How Children Are Struggling Through Ferguson Unrest

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“As an adult I’m traumatized; most of the kids are [too,]” said Babcock, who works mainly with teenagers in the area as part of a traveling youth center. “The kids are saying the police need to talk to youth and need to hear them. The youth are not bad just because they’re teenagers.”

Both Tate and Babcock are working to provide young people and children in the community with access to counselors or other resources so that they don’t feel overwhelmed. Tate has been going to rallies with other counselors to talk to families or teens.

The St. Louis County Children’s Service Fund is planning to send an additional 25 counselors to the school district when classes start, effectively doubling the amount of counselors available to students.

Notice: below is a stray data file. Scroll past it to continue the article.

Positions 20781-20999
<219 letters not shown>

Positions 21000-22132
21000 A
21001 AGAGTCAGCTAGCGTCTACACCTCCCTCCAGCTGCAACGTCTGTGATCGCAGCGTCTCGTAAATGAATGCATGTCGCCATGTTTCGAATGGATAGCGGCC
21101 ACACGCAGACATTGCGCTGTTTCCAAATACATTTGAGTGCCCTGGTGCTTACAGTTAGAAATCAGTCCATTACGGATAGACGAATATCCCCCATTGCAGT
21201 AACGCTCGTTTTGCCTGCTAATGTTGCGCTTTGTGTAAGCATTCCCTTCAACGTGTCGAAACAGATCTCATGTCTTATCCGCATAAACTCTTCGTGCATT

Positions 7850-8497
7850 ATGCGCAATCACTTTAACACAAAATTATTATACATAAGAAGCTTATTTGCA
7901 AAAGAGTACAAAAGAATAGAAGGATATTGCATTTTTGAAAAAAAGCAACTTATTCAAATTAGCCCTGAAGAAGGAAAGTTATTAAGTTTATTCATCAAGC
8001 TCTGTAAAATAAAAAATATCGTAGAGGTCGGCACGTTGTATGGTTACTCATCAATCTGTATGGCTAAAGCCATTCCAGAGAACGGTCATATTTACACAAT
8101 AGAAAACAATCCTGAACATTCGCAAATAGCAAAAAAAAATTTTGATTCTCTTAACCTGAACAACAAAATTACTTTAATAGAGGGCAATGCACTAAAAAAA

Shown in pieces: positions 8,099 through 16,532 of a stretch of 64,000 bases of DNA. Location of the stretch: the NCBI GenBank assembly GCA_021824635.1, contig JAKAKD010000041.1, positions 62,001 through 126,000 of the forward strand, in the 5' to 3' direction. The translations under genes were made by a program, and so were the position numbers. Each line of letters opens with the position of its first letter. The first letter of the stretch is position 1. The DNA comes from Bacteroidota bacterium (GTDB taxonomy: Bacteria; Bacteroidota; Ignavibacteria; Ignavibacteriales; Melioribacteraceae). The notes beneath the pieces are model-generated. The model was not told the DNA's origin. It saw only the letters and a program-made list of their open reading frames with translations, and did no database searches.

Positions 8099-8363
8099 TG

While younger children may be without a clear schedule because of the protests, older teens have had the opportunity to participate in large daily protests likely for the first time. Amy Hunter, director of Racial Justice at the YWCA in St. Louis, said she has talked to many of the younger protesters, some of whom are the same age as her teenage children. She said she has found signs of hopefulness among the protesters, in addition to their anger over the death of Michael Brown.

“For many of the young people it’s one of the first times to have their voice and have their voice heard,” Hunter said. “This is how social movements change forever. I think a lot of the older middle-aged people are encouraging them to have their voices heard in a nonviolent way.”

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